Reaction rates may also be defined on a basis that is not the volume of the reactor. When a catalyst is used the reaction rate may be stated on a catalyst weight (mol g−1 s−1) or surface area (mol m−2 s−1) basis. If the basis is a specific catalyst site that may be rigorously counted by a specified method, the rate is given in units of s−1 and is called a turnover frequency.
Factors that influence the reaction rate are the nature of the reaction, concentration, pressure, reaction order, temperature, solvent, electromagnetic radiation, catalyst, isotopes, surface area, stirring, and diffusion limit. Some reactions are naturally faster than others. The number of reacting species, their physical state (the particles that form solids move much more slowly than those of gases or those in solution), the complexity of the reaction and other factors can greatly influence the rate of a reaction.
Reaction rate increases with concentration, as described by the rate law and explained by collision theory. As reactant concentration increases, the frequency of collision increases. The rate of gaseous reactions increases with pressure, which is, in fact, equivalent to an increase in concentration of the gas. The reaction rate increases in the direction where there are fewer moles of gas and decreases in the reverse direction. For condensed-phase reactions, the pressure dependence is weak.
The order of the reaction controls how the reactant concentration (or pressure) affects reaction rate.
Usually conducting a reaction at a higher temperature delivers more energy into the system and increases the reaction rate by causing more collisions between particles, as explained by collision theory. However, the main reason that temperature increases the rate of reaction is that more of the colliding particles will have the necessary activation energy resulting in more successful collisions (when bonds are formed between reactants). The influence of temperature is described by the Arrhenius equation. For example, coal burns in a fireplace in the presence of oxygen, but it does not when it is stored at room temperature. The reaction is spontaneous at low and high temperatures but at room temperature its rate is so slow that it is negligible. The increase in temperature, as created by a match, allows the reaction to start and then it heats itself, because it is exothermic. That is valid for many other fuels, such as methane, butane, and hydrogen.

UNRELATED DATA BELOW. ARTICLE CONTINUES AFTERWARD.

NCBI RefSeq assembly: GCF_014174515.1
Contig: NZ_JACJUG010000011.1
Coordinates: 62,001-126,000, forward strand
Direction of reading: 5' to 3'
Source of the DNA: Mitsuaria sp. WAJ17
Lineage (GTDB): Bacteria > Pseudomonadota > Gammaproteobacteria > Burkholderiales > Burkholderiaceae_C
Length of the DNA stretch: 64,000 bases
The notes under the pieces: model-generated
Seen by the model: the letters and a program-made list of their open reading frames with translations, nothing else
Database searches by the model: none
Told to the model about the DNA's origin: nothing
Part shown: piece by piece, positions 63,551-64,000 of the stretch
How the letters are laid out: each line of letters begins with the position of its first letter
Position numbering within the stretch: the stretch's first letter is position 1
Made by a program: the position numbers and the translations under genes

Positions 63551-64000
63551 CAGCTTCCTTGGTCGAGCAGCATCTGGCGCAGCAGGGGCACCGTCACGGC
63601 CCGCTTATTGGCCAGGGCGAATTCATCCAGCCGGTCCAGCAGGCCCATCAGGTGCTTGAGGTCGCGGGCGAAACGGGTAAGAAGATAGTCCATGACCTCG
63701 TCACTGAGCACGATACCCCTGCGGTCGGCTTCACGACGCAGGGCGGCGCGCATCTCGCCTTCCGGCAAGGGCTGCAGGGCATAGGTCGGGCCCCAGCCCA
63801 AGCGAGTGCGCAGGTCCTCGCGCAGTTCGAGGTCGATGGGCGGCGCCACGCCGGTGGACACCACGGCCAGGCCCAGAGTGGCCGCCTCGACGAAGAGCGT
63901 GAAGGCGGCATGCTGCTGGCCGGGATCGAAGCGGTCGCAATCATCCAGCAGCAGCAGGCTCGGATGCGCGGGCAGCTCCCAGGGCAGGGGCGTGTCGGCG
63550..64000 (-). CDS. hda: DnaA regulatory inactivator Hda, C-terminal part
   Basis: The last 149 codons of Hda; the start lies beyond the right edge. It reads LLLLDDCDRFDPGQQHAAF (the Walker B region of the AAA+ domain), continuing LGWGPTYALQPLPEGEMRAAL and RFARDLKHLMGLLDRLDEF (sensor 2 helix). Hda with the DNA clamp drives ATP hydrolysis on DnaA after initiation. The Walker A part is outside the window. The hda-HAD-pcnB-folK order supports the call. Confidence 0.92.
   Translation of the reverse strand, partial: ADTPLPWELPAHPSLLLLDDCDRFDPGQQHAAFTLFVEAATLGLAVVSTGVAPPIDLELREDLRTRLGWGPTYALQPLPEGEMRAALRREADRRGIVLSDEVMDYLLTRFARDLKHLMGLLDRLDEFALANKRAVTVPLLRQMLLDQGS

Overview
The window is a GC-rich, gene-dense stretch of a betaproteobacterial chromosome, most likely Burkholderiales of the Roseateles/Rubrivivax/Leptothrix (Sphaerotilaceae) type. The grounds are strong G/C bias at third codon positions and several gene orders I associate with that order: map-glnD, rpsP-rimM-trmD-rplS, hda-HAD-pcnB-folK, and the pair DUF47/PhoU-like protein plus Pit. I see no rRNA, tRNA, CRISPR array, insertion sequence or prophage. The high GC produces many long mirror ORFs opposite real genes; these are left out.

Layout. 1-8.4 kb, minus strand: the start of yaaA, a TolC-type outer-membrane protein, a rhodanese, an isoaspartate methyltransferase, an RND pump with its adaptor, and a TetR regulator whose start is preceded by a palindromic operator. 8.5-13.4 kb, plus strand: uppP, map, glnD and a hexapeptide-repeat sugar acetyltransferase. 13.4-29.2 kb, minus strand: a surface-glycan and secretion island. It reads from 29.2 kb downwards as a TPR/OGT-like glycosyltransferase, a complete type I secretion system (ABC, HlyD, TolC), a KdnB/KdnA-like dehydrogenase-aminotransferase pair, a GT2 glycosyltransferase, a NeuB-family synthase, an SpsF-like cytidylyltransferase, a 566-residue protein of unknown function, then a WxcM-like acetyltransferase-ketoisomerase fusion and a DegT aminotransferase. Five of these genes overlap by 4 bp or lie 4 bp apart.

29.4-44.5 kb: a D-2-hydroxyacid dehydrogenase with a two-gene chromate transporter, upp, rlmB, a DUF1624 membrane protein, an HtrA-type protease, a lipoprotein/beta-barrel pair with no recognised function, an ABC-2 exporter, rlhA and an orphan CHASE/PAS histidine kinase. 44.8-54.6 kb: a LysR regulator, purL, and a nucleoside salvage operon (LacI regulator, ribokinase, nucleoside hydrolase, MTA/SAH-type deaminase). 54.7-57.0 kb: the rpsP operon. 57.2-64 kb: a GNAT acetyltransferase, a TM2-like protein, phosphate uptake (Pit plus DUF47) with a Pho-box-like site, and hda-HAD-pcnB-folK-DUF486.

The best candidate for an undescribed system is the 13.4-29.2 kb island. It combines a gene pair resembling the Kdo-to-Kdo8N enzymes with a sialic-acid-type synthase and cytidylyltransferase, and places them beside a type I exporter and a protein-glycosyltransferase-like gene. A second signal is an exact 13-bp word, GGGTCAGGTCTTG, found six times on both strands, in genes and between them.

Reaction rates can be independent of temperature (non-Arrhenius) or decrease with increasing temperature (anti-Arrhenius). Reactions without an activation barrier (e.g., some radical reactions), tend to have anti Arrhenius temperature dependence: the rate constant decreases with increasing temperature.
Many reactions take place in solution and the properties of the solvent affect the reaction rate. The ionic strength also has an effect on reaction rate.
Electromagnetic radiation is a form of energy. As such, it may speed up the rate or even make a reaction spontaneous as it provides the particles of the reactants with more energy. This energy is in one way or another stored in the reacting particles (it may break bonds, promote molecules to electronically or vibrationally excited states...) creating intermediate species that react easily. As the intensity of light increases, the particles absorb more energy and hence the rate of reaction increases. For example, when methane reacts with chlorine in the dark, the reaction rate is slow. It can be sped up when the mixture is put under diffused light. In bright sunlight, the reaction is explosive.
The presence of a catalyst increases the reaction rate (in both the forward and reverse reactions) by providing an alternative pathway with a lower activation energy. For example, platinum catalyzes the combustion of hydrogen with oxygen at room temperature.